Talk:Zeus botnet trojan horse is back

From Wikinews, the free news source you can write!
Jump to navigation Jump to search

Brian McNeil's predicament[edit]

How is this newsworthy? Benny the mascot (talk) 17:09, 24 April 2010 (UTC)

I added it to show an example. --Diego Grez let's talk 17:16, 24 April 2010 (UTC)
It should be removed from the title; Brian got hit is not the main story here. Brian's first-hand experience is the technology version of interviewing Diego about the Chilean earthquake. By the way, Diego: Ypu're no longer MW! And you're unblocked on enWP!!! Blood Red Sandman (Talk) (Contribs) 17:26, 24 April 2010 (UTC)
Hey! I have moved it. Cheers. --Diego Grez let's talk 18:15, 24 April 2010 (UTC)

OR???[edit]

I would treat the last paragraph as OR. Please add the OR to the article and provide a statement below, along with sourcing for "E-mail accounts for accredited reporters have also been affected." Benny the mascot (talk) 18:24, 24 April 2010 (UTC)

The Brian's statement was taken from the link on his userspace. The last sentence is based on http://en.wikinews.org/wiki/Wikinews:Admin_action_alerts#Update_on_my_main_account --Diego Grez let's talk 18:29, 24 April 2010 (UTC)
Thanks. Perhaps it might also help to describe what Wikinewsie actually is? Benny the mascot (talk) 18:35, 24 April 2010 (UTC)
Sure. --Diego Grez let's talk 18:41, 24 April 2010 (UTC)
  • I know considerably more about this evil P.O.S. than laid out in this article. All going well, I should be joining folks on IRC this evening for a full update. -- Brian McNeil (alt. account) /alt-talkmain talk' 16:10, 25 April 2010 (UTC)

Review of revision 1004563 [Passed][edit]

Additional information[edit]

  • One of the key components of a Zeus botnet infection is Win32/Alureon. There was an update to various antivirus databases for the latest version of this on 2010-04-17.
  • Additional component of the Zeus bundle is TR/Dldr.DNSChanger/WIN32.DNSChanger.Gen.
  • The botnet is generally accepted to be managed and expanded out of Russia and the Ukraine.
  • Via the black market, a DIY kit for setting up your own command node is available for around US$700.
  • The basic operation of the package is to act as a transaction logger. It can, relatively simply, be configured to capture the entry of login, password, bank, and credit card details. By reading the pages returned when you click to log on it can build a log of successful and failed transactions.
  • From the command node a botnet controller can 'push' updates and additional malware to infected equipment.

The Zeus "kit" that costs US$700 can, with an IT-savvy enough person, be configured to monitor access to any website and the transactions therein. In my case, this appears to have included the default Netgear router IP address (192.168.0.1). As a consequence, the router itself was compromised! Any attempt to log in to the router resulted in pages containing a javascript exploit being served up to the user. This exploit is/was one of those dealt with in the very latest release of Firefox.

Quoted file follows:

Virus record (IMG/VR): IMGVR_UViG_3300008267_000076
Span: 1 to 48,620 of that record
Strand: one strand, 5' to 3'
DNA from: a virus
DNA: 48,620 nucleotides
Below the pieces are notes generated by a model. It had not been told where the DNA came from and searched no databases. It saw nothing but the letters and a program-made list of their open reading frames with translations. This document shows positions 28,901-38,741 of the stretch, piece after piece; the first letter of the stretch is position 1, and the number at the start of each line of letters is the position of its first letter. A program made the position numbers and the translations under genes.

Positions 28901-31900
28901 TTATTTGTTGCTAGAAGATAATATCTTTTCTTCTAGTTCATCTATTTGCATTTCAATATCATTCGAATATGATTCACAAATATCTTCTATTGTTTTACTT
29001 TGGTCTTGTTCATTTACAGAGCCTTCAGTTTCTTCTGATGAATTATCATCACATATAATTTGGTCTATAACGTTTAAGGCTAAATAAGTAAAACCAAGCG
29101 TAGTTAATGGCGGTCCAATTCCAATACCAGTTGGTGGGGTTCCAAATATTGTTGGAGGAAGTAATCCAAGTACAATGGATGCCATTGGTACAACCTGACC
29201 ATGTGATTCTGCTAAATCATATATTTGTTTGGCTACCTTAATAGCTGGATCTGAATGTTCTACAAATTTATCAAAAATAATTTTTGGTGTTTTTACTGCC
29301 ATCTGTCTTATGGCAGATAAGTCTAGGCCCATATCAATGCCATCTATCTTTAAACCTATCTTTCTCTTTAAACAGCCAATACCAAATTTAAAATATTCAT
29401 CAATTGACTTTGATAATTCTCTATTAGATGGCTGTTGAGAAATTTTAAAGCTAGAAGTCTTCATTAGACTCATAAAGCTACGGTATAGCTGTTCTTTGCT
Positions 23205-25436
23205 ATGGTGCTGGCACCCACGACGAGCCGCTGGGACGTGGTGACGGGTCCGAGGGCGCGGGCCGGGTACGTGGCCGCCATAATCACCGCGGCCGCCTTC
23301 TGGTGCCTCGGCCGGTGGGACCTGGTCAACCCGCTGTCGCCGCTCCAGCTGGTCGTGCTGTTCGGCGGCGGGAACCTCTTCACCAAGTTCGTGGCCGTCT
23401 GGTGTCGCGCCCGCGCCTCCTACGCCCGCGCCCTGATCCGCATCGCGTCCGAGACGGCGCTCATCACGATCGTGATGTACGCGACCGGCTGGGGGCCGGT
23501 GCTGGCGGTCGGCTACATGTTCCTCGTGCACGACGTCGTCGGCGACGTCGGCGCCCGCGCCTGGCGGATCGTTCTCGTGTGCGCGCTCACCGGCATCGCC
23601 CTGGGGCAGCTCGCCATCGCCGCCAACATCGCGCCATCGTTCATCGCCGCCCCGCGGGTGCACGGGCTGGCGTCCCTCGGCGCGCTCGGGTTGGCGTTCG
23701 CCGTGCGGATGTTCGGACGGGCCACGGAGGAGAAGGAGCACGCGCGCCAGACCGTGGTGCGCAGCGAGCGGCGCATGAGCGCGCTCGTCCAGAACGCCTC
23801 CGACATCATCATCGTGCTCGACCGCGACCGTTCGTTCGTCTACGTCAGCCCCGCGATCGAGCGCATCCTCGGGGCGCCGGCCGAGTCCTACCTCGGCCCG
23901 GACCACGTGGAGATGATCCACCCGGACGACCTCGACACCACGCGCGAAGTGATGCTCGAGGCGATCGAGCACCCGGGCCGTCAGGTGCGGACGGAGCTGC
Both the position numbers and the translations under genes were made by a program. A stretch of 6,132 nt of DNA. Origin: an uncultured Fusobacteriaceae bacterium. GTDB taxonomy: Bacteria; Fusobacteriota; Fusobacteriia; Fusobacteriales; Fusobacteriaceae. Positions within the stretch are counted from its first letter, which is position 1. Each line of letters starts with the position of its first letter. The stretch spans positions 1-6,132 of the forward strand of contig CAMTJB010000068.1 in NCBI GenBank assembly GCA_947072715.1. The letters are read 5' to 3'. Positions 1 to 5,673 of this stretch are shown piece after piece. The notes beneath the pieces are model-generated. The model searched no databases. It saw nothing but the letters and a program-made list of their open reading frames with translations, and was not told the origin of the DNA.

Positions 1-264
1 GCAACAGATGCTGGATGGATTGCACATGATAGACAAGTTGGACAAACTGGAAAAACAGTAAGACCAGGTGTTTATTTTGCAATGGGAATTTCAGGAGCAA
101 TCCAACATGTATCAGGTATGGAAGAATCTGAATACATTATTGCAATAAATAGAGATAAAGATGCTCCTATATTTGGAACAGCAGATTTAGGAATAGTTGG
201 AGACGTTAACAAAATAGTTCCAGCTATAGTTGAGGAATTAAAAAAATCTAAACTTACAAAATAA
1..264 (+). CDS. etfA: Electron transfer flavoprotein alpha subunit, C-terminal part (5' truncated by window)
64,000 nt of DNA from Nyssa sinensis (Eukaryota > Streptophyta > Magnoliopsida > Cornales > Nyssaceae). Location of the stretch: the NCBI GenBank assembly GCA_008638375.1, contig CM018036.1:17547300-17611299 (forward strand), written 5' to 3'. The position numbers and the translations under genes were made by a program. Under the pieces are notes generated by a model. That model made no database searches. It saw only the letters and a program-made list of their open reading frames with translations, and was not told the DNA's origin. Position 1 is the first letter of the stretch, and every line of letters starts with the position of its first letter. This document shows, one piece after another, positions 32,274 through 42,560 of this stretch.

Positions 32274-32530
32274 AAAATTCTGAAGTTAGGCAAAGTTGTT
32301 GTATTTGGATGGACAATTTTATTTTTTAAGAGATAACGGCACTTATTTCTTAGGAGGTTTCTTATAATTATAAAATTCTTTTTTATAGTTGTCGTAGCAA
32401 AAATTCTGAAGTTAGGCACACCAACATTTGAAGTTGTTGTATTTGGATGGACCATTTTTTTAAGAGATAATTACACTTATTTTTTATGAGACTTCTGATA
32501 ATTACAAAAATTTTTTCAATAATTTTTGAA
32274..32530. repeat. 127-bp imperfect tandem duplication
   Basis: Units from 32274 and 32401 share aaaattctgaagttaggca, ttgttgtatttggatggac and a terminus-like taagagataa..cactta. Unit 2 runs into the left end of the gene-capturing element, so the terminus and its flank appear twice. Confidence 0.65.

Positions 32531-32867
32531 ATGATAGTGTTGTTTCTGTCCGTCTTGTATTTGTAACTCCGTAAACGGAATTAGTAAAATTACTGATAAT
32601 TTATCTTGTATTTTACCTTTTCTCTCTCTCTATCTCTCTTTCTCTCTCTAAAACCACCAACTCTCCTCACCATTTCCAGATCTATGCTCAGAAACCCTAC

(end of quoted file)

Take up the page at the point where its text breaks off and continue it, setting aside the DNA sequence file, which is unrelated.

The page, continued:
Now, for ADSL Broadband services in the UK, people are connected to a big box in the exchange called a w:DSLAM. The older boxes are plain ADSL (supports up to 8Mbps), such as those predominantly used by BT. Other ISPs use other equipment, including ADSL2+ kit which supports up to around 22Mb (but only if you live right next door to the exchange. Where a non-BT ISP has no kit in your local exchange, the legislation enacted when BT was split up mean that BT OpenReach (who manage the exchanges and engineering work) must offer access to the old ADSL equipment to any ISP - This is currently leading to the surprising situation where supermarkets can rent access to the equipment and "pretend" they are an Internet Service Provider (Frankly, Tesco Value Home Broadband sounds like the most obscene joke on the planet - Up to 512Kbps speeds! Download limit, 3Gb/month. Price? Under £15/month.

Oh, and someone infected with the Zeus botnet software? They're behind the firewalls in the exchange and can sit and hammer away at the up-to 765 other people connected to the same box. Depending on the subnet, and how the ISP manages their network, the number of other broadband customers that could be attacked from within the network could be much higher (eg 2+ DSLAMs all on the same subnet after the firewall). -- Brian McNeil (alt. account) /alt-talkmain talk' 17:37, 25 April 2010 (UTC)